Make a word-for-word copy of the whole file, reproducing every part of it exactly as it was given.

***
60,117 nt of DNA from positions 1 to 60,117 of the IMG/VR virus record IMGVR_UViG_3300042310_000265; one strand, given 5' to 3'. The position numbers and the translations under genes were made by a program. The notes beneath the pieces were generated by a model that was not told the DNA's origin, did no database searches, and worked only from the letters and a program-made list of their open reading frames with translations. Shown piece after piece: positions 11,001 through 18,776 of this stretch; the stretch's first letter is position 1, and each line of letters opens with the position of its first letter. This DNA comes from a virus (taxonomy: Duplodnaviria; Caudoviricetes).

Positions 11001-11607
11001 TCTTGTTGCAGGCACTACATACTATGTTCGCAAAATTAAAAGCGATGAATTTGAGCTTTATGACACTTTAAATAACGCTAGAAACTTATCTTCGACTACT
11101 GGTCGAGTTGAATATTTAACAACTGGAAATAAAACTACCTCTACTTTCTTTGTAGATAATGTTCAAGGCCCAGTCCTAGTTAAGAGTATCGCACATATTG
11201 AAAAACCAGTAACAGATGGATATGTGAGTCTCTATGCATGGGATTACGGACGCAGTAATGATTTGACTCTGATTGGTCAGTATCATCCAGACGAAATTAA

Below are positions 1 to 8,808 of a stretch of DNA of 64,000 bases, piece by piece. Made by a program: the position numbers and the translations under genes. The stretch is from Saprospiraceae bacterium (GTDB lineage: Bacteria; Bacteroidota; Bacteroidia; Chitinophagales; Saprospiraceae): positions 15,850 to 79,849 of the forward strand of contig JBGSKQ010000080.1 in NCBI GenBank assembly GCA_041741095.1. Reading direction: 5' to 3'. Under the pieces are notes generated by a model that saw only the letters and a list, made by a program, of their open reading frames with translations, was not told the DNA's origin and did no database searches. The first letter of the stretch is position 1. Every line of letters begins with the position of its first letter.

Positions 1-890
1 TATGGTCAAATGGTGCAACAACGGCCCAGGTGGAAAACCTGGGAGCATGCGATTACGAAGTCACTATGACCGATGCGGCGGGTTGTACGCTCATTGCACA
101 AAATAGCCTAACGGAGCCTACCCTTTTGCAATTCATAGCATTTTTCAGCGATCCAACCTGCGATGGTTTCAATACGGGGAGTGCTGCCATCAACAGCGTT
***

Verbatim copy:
60,117 nt of DNA from positions 1 to 60,117 of the IMG/VR virus record IMGVR_UViG_3300042310_000265; one strand, given 5' to 3'. The position numbers and the translations under genes were made by a program. The notes beneath the pieces were generated by a model that was not told the DNA's origin, did no database searches, and worked only from the letters and a program-made list of their open reading frames with translations. Shown piece after piece: positions 11,001 through 18,776 of this stretch; the stretch's first letter is position 1, and each line of letters opens with the position of its first letter. This DNA comes from a virus (taxonomy: Duplodnaviria; Caudoviricetes).

Positions 11001-11607
11001 TCTTGTTGCAGGCACTACATACTATGTTCGCAAAATTAAAAGCGATGAATTTGAGCTTTATGACACTTTAAATAACGCTAGAAACTTATCTTCGACTACT
11101 GGTCGAGTTGAATATTTAACAACTGGAAATAAAACTACCTCTACTTTCTTTGTAGATAATGTTCAAGGCCCAGTCCTAGTTAAGAGTATCGCACATATTG
11201 AAAAACCAGTAACAGATGGATATGTGAGTCTCTATGCATGGGATTACGGACGCAGTAATGATTTGACTCTGATTGGTCAGTATCATCCAGACGAAATTAA

Below are positions 1 to 8,808 of a stretch of DNA of 64,000 bases, piece by piece. Made by a program: the position numbers and the translations under genes. The stretch is from Saprospiraceae bacterium (GTDB lineage: Bacteria; Bacteroidota; Bacteroidia; Chitinophagales; Saprospiraceae): positions 15,850 to 79,849 of the forward strand of contig JBGSKQ010000080.1 in NCBI GenBank assembly GCA_041741095.1. Reading direction: 5' to 3'. Under the pieces are notes generated by a model that saw only the letters and a list, made by a program, of their open reading frames with translations, was not told the DNA's origin and did no database searches. The first letter of the stretch is position 1. Every line of letters begins with the position of its first letter.

Positions 1-890
1 TATGGTCAAATGGTGCAACAACGGCCCAGGTGGAAAACCTGGGAGCATGCGATTACGAAGTCACTATGACCGATGCGGCGGGTTGTACGCTCATTGCACA
101 AAATAGCCTAACGGAGCCTACCCTTTTGCAATTCATAGCATTTTTCAGCGATCCAACCTGCGATGGTTTCAATACGGGGAGTGCTGCCATCAACAGCGTT